Case Study: McMafia on location in Croatia

(Image: Nick Wall/BBC)

James Watkins’ globetrotting TV series McMafia filmed entirely on location for 29 weeks, shooting in places many producers fear to tread.

The desire to shoot vital opening sequences on the Arabian Peninsula for James Watkins’ sweeping organised-crime drama McMafia for the BBC and AMC nearly pushed the filmmakers to breaking point. Budgeted at close to $2.8m (£2m) an episode and starring James Norton, Juliet Rylance and David Strathairn, the eight-part series was inspired by Misha Glenny’s bestselling non-fiction book. The only problem was the book had been banned in Dubai.

Centred on a Russian family living in exile in London, McMafia tells a story linking money launderers in Dubai, cyber criminals in India, black marketeers in Prague, drug smuggling in Colombia, Russian oligarchs in London and Bedouin smugglers in the Negev desert.

Dubai — the United Arab Emirates’ biggest city — blacklisted the book, putting the project’s backers on the back foot at the planning stage.

“James [Watkins] and [writer] Hoss [Hossein Amini] were adamant they wanted to open the series with that new world, new global structure and landscape found only there,” says Paul Ritchie, who produced the series with Cuba Pictures’ Dixie Linder, Nick Marston and Ben Hall. Ritchie, who has a longstanding working relationship with Watkins on films including Eden Lake and The Woman In Black, has filmed all over the world but never on the Arabian Peninsula.

“We then looked at [the Emirati state of] Abu Dhabi and [Qatari capital] Doha,” says Ritchie. “The permissions from beginning to end took us seven months to get to shoot in Doha. There is a competitive edge between the Emirates and the Qataris, so the minute we got Abu Dhabi, literally 24 hours later, our Qatari permissions came through.”

McMafia opted for Doha, shooting several days in the city (this was before an ongoing blockade of the country came into force, led by Saudi Arabia and including the UAE, which bans travel between any participating countries).

The production’s next challenge was to overcome initial misgivings about filming in Russia. “The perception is that it is really hard to shoot in Moscow but the reality was it was straightforward,” says Ritchie. “We had a great service company [Vodorod Pictures run by Olga Kashirina and Michael Kitaev].”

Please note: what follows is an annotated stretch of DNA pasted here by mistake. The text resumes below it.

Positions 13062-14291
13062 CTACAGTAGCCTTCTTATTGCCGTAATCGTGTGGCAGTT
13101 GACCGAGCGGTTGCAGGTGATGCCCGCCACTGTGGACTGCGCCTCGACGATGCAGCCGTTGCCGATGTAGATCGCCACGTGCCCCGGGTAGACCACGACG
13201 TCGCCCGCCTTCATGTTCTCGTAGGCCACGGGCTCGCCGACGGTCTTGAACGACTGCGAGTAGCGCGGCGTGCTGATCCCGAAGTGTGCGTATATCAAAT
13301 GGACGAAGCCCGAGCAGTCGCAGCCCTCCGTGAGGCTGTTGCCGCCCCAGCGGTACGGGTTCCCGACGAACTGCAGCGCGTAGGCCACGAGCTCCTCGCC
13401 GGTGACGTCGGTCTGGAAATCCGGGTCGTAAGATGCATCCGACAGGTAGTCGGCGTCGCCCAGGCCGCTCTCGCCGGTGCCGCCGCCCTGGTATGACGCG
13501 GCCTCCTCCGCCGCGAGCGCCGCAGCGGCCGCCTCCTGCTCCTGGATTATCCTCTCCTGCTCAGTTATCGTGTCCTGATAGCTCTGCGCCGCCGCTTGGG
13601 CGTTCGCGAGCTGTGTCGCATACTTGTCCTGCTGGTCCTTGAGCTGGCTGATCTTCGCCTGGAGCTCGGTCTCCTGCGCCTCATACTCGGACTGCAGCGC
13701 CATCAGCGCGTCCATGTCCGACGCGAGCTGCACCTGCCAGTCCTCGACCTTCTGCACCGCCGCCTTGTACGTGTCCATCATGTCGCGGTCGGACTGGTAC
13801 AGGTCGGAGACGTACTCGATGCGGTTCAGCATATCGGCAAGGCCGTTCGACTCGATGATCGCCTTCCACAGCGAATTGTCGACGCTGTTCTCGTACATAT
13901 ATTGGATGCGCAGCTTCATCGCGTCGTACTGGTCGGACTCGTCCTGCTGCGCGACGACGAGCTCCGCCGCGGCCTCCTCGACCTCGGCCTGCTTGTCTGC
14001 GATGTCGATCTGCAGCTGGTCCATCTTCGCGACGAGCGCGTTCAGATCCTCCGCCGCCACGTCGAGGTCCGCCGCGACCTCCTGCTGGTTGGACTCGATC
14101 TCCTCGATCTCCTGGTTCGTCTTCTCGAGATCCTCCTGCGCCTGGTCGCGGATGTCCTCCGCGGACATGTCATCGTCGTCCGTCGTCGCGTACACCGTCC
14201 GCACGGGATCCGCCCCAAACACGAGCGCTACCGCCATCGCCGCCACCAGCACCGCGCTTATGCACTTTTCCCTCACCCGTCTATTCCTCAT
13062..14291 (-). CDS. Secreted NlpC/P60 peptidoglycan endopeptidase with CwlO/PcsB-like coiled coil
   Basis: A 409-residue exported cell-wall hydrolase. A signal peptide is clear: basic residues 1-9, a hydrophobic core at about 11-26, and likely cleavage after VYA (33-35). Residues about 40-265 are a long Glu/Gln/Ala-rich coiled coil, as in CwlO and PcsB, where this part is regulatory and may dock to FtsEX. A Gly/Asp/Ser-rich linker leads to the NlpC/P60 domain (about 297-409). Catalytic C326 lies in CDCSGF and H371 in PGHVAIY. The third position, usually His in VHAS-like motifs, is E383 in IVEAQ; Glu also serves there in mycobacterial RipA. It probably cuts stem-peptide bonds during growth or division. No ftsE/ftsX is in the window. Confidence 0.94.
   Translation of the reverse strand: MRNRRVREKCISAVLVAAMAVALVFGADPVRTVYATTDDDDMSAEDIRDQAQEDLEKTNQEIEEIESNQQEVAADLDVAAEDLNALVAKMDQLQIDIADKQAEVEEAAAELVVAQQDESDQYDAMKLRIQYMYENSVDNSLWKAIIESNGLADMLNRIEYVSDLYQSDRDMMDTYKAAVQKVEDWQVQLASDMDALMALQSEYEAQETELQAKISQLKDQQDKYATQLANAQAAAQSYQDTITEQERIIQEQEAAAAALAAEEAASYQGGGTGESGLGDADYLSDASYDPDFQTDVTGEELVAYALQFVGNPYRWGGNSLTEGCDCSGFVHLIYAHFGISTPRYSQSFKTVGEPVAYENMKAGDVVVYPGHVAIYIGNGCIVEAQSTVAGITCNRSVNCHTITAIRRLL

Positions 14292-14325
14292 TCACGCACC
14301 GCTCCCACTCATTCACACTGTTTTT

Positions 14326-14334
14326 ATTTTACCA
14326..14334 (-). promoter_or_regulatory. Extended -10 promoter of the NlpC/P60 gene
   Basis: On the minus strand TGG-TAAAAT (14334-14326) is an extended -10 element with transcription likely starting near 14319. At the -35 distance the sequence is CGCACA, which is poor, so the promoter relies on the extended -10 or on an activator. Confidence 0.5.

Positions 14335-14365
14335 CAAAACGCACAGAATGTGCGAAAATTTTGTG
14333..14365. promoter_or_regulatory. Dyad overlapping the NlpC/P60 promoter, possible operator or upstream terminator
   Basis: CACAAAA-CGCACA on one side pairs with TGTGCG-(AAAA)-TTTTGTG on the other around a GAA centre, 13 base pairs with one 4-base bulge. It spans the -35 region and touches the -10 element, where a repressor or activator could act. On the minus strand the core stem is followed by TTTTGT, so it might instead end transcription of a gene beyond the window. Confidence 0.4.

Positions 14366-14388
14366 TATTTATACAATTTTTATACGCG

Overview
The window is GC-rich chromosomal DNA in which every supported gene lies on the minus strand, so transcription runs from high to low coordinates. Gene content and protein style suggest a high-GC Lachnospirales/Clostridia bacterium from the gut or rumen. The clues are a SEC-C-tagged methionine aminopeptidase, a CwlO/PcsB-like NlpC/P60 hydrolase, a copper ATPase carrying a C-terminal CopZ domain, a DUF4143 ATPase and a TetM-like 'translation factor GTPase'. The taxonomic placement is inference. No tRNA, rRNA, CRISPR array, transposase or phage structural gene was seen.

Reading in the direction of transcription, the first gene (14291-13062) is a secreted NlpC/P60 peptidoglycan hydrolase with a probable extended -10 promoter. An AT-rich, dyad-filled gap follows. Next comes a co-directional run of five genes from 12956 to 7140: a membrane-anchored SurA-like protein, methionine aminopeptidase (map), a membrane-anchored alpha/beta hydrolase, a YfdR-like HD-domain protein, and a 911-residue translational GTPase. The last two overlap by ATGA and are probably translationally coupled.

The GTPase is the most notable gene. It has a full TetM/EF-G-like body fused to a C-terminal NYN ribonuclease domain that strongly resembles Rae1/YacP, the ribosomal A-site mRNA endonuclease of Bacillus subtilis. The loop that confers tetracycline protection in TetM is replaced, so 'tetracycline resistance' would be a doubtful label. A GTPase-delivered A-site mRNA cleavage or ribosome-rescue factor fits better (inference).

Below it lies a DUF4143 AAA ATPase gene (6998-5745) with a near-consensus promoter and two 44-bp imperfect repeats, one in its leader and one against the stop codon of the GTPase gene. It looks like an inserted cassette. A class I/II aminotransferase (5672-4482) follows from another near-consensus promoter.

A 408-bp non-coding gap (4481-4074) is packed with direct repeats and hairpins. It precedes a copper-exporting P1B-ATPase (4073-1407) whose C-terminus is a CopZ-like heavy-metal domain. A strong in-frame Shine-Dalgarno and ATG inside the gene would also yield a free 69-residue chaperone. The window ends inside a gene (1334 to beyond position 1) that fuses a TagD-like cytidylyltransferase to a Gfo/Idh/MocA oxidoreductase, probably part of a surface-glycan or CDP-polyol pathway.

The crew and the main cast, including Norton and Russian stars Kirill Pirogov and Merab Ninidze, spent around a week shooting in the capital, staying at the Metropole hotel, right next to the Kremlin. “It was a piece of cake, with no difference to shooting in Croatia, just a little more work in getting the visas,” Ritchie says.

Corralling some of the biggest actors in Russia — Pirogov,  Ninidze, Maria Shukshina and Aleksey Serebryakov — to keep to the schedule proved a challenge throughout the shoot.

“Kirill is basically the Kenneth Branagh of Russia and runs his own theatre. We’d have to fly him in from Siberia to Belgrade and move the entire schedule around,” says Ritchie. “He was the headache of all headaches but very apologetic about it.”

Ritchie says the producers have subsequently been contacted by Moscow Film Commission to encourage a return. However, a second series of McMafia has yet to be commissioned.

Split screen

To stand in for Tel Aviv (considered too expensive), Ritchie says he was inspired by USA Networks’ Dig, which shot the Croatian cities of Split and Dubrovnik for Jerusalem. Split became the lynchpin for McMafia’s extensive Tel Aviv sequences and other locations in Croatia also doubled for eight further places including the south of France, Cairo, Istanbul, Moscow (interiors), Prague, Mumbai, Pakistan and even London (interiors of the Norwegian Embassy).

“We bounced around the Balkans,” Ritchie says. “Croatia did a bit of everything for us and we also went to Serbia and Slovenia.” Zagreb-based Mainframe Film Production chief Igor Nola is a co-producer on the series.

The producers accessed the UK’s high-end TV tax break and the tax incentives in Croatia and Serbia too. The show’s 14-strong core UK crew, including heads of department, went everywhere, with local crew hired at different locations.

When it came to scenes set in India, only India would do. Ritchie reunited with local service company India Take One Productions, which he had worked with in his role of co-producer on Slumdog Millionaire. “India can be an extremely stressful place to work if you don’t know the foibles of the local way of working,” Ritchie notes. “But I know the local crew are brilliant.”

Looking back, Ritchie reveals it was a cold January day in London that threw up the shoot’s only truly unexpected scene-wrecker. With Norton’s character deep in conversation with a Czech gangster, a real-life Serpentine swimmer, sporting only a hat, goggles and speedos, bobbed up in the centre of the shot and stayed for the entire scene. “We went again. No one had seen this chap coming,” Ritchie laughs. “It was freezing.”

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